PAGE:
I have seen God answer prayers my entire life. Sometimes the answer comes in an unexpected way or season, but it does come.
Revelation 8:3-4 tells us that the prayers of the saints rise before God as a fragrant offering! John 16:23-28 tells us that the Father will give us anything that we ask in the Son’s name.
We quote the above scriptures all the time when making requests of God. But how often do we return to Him and say thank you? Do we quickly forget that we made a request at all? We cry and rail at Him in our need, but once it’s met then we run ahead and forget.
When you journal, do you take time to note down praise points? Do you have a record of testimonies to God’s faithfulness? Are you bold enough to share your thanks of what God has done in your life with family and friends? Do you remember His past faithfulness when coming before His throne with new requests?
Let’s be like the leper who turned back and praised the One who healed him!
God gave me an interesting, yet powerful, image for my marriage a few days ago:
God asked me how I would respond to our child if he made a mistake (no matter how large) and came to confide in me, repentant. Of course, I would forgive immediately, open my arms wide, embrace him, and shower him with love, comfort, and a mother’s tenderness.
As this was running through my mind, God kept an image of Glenn as a gap-toothed, primary school aged boy before my mind’s eye. As these feelings and thoughts of protectiveness and love overflowed for my son, God reminded me that Glenn is His beloved child. What beautiful tenderness came into my heart at that moment; what protective love appeared; what a strong, nurturing desire.
and said, “Truly, I say to you, unless you turn and become like children, you will never enter the kingdom of heaven. Whoever humbles himself like this child is the greatest in the kingdom of heaven. (Matthew 18:3-4)
“Whoever receives one such child in my name receives me, but whoever causes one of these little ones who believe in me to sin, it would be better for him to have a great millstone fastened around his neck and to be drowned in the depth of the sea. (Matthew 18:5-6)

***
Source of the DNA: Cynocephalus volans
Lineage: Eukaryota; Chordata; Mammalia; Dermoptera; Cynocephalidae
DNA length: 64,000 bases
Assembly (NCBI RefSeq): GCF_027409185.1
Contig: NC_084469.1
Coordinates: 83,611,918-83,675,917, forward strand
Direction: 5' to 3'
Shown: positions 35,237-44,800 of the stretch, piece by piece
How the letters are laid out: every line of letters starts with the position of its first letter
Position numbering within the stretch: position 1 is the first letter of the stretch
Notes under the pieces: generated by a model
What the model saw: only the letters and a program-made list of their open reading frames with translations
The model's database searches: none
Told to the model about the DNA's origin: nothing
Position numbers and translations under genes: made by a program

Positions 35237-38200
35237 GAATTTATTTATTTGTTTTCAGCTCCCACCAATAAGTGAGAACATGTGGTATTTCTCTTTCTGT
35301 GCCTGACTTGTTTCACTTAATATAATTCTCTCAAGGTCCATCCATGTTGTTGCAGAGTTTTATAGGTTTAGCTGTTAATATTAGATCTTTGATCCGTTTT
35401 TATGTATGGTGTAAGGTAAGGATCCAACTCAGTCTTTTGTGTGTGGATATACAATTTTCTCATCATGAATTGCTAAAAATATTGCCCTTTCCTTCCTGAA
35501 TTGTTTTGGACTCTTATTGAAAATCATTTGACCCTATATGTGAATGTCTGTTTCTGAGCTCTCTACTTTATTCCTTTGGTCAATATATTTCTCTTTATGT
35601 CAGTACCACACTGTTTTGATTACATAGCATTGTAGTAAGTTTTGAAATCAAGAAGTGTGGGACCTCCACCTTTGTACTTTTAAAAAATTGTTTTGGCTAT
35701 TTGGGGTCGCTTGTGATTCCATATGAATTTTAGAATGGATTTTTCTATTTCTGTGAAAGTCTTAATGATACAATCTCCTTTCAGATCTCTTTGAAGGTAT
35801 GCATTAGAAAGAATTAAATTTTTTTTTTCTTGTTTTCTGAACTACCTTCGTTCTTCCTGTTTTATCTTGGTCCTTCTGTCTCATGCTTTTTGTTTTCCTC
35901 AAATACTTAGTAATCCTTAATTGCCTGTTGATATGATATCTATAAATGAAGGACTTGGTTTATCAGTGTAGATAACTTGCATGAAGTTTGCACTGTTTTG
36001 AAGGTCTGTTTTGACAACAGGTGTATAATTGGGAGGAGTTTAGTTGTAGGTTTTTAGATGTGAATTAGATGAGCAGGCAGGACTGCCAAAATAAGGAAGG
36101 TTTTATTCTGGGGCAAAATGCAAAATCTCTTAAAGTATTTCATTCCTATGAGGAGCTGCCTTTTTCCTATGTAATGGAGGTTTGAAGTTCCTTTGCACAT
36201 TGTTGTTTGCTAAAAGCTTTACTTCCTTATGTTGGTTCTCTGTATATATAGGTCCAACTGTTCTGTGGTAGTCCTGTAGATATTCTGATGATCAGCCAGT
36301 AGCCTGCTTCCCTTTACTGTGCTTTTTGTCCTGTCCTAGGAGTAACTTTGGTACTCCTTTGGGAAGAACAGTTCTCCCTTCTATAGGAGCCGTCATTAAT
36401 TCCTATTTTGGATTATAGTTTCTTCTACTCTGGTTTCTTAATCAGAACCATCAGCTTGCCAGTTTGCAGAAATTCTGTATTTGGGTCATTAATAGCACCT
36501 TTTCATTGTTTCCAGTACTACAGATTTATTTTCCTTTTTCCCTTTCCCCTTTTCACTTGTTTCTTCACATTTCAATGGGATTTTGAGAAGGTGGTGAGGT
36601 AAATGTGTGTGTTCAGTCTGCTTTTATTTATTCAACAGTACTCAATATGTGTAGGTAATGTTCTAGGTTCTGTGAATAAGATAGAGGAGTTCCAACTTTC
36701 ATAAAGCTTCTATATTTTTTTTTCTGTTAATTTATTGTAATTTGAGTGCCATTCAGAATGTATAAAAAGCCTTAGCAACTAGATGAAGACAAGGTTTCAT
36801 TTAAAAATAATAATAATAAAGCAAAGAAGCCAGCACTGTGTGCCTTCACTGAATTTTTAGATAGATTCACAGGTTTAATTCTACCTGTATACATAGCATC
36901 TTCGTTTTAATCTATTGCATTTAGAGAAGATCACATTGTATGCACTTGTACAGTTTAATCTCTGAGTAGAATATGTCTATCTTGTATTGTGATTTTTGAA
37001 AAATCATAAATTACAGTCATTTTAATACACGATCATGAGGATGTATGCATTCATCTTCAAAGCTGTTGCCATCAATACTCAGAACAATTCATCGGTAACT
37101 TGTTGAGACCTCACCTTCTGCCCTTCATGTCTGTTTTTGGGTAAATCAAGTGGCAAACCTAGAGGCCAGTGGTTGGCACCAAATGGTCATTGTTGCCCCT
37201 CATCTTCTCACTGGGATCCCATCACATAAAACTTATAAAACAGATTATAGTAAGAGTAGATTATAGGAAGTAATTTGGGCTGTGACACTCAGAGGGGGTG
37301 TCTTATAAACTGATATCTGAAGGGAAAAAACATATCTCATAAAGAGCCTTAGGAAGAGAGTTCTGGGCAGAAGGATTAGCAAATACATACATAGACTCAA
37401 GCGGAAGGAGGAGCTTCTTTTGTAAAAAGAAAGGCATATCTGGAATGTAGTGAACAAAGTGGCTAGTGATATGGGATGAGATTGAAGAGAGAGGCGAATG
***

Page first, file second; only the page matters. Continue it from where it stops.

Glenn is first God’s child, then my husband. God desires me to love Glenn with His love for him, which includes understanding that Glenn is a spiritual child (like I am) and needs my “mother’s heart” more than wifely criticism. Seeing him as a child also helps me to be quick to forgive and to look beyond myself towards the purposes of God.
All of us, as children of God, are still growing up. God’s love and grace embraces us when we stumble on the path of righteousness. Like a loving Father, He picks us up, brushes the dirt off, and sends us onwards towards holiness. We are to extend this same love towards our brethren in Christ, and especially our spouses. I find that viewing Glenn as a child – God’s child – helps me to champion him forward with the same loving tenderness, understanding and quick forgiveness that I extend to our boy.
All of my life I’ve been told in various ways that I have a “big capacity”. Looking back on my life so far I can see what they saw. I have always filled my calendar to overload – and enjoyed it!
I was the child doing multiple sports a term, in a school band, plus the choir, as well as some out of school activity (read “activities”) such as scouts, gymnastics, ballet, rugby and church groups. Even the past year – the first as a Mum – Glenn and I started our own business whilst also moving city to become part of a church ministry and I did some writing projects on the side. Thankfully living in South Africa makes a maid feasible cost-wise because my large capacity doesn’t extend to cleaning . . . :p
But recently God has been speaking to me about my large capacity. You see, my large capacity is not for things of the world. My large capacity is for His Living Water. And guess what – you have the same large capacity!
On the last day of the feast, the great day, Jesus stood up and cried out, “If anyone thirsts, let him come to me and drink. Whoever believes in me, as the Scripture has said, ‘Out of his heart will flow rivers of living water.'” Now this he said about the Spirit, whom those who believed in him were to receive, for as yet the Spirit had not been given, because Jesus was not yet glorified. (John 7:37-39)
God has been making it very clear that I am no longer to be filling my time up with strenuous work or worldly striving. I’m only to take part in what He asks of me (because we all know there’s no escaping from people trying to add to our loads!)
Everything we are to do is to come from a place of rest, peace and fullness in Christ. This is where God can work most powerfully through us and in us.